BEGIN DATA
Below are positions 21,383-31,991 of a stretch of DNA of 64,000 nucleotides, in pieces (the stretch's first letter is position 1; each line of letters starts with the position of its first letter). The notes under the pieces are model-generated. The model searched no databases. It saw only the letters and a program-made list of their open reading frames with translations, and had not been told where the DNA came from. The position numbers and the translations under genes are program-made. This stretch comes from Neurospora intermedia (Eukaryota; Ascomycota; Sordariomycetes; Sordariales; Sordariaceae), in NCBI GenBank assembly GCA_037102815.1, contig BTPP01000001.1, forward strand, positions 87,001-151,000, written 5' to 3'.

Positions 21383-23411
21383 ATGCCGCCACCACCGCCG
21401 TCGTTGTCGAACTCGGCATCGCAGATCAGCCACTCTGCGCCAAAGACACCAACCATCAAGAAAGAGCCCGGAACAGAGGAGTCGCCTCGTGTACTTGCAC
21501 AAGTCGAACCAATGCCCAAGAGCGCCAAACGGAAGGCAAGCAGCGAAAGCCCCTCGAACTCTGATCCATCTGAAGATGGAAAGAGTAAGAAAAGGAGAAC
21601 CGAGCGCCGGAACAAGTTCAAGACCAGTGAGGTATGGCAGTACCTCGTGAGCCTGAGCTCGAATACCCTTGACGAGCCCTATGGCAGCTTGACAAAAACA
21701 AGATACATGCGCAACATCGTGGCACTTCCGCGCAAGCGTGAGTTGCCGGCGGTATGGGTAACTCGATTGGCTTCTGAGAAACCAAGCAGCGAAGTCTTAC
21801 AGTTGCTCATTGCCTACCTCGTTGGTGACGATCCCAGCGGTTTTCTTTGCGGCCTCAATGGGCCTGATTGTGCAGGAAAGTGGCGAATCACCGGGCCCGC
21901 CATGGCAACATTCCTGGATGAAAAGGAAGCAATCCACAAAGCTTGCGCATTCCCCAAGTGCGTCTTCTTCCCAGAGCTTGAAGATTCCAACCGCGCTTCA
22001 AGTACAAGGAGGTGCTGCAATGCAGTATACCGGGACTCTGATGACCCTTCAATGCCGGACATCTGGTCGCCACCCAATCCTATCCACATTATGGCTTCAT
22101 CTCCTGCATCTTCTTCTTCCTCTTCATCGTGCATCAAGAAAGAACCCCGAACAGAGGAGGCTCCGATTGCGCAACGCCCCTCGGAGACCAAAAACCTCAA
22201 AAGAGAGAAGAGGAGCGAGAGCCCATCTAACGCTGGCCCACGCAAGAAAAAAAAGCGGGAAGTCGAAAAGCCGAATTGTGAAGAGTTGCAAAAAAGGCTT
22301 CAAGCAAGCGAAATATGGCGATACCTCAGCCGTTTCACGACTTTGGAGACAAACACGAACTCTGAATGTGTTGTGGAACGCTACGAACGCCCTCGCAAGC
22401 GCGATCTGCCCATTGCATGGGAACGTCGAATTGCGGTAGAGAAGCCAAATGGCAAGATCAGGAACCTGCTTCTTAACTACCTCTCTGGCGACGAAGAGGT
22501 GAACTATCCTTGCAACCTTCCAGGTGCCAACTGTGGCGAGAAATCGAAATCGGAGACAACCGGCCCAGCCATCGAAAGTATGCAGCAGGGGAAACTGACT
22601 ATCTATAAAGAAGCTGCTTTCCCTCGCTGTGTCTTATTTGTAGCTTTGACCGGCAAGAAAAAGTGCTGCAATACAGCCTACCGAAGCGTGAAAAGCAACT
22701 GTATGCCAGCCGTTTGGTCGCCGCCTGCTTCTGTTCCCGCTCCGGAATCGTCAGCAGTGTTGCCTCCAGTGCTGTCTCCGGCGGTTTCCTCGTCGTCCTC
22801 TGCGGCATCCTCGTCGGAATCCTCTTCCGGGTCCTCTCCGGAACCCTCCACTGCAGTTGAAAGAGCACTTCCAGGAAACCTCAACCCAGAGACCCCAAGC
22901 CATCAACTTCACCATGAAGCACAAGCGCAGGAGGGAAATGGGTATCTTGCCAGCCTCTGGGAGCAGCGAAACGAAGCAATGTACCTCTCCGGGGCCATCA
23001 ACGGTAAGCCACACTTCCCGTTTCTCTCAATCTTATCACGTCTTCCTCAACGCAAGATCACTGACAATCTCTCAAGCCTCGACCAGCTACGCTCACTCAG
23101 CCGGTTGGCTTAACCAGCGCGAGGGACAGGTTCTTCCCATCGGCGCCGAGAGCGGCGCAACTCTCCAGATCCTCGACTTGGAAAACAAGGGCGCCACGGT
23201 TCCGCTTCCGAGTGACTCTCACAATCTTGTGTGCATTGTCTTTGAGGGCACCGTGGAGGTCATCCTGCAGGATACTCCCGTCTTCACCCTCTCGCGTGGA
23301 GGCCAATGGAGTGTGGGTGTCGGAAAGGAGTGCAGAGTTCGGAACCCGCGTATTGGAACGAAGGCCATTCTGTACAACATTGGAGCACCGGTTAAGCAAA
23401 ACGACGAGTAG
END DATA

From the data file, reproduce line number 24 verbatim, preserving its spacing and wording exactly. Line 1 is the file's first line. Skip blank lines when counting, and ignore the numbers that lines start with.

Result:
23401 ACGACGAGTAG